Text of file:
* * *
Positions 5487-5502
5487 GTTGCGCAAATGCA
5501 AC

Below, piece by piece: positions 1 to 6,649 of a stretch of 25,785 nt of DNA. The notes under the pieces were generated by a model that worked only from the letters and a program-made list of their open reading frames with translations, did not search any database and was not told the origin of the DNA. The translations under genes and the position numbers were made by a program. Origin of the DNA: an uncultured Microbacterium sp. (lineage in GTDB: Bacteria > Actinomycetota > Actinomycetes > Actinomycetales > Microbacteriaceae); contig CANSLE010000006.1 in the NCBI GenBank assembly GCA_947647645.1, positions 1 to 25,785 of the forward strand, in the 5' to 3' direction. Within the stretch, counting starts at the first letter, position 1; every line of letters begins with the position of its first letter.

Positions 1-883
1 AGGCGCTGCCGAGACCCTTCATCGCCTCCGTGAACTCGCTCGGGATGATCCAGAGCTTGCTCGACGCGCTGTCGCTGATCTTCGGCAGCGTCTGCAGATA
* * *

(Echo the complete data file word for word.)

Positions 5487-5502
5487 GTTGCGCAAATGCA
5501 AC

Below, piece by piece: positions 1 to 6,649 of a stretch of 25,785 nt of DNA. The notes under the pieces were generated by a model that worked only from the letters and a program-made list of their open reading frames with translations, did not search any database and was not told the origin of the DNA. The translations under genes and the position numbers were made by a program. Origin of the DNA: an uncultured Microbacterium sp. (lineage in GTDB: Bacteria > Actinomycetota > Actinomycetes > Actinomycetales > Microbacteriaceae); contig CANSLE010000006.1 in the NCBI GenBank assembly GCA_947647645.1, positions 1 to 25,785 of the forward strand, in the 5' to 3' direction. Within the stretch, counting starts at the first letter, position 1; every line of letters begins with the position of its first letter.

Positions 1-883
1 AGGCGCTGCCGAGACCCTTCATCGCCTCCGTGAACTCGCTCGGGATGATCCAGAGCTTGCTCGACGCGCTGTCGCTGATCTTCGGCAGCGTCTGCAGATA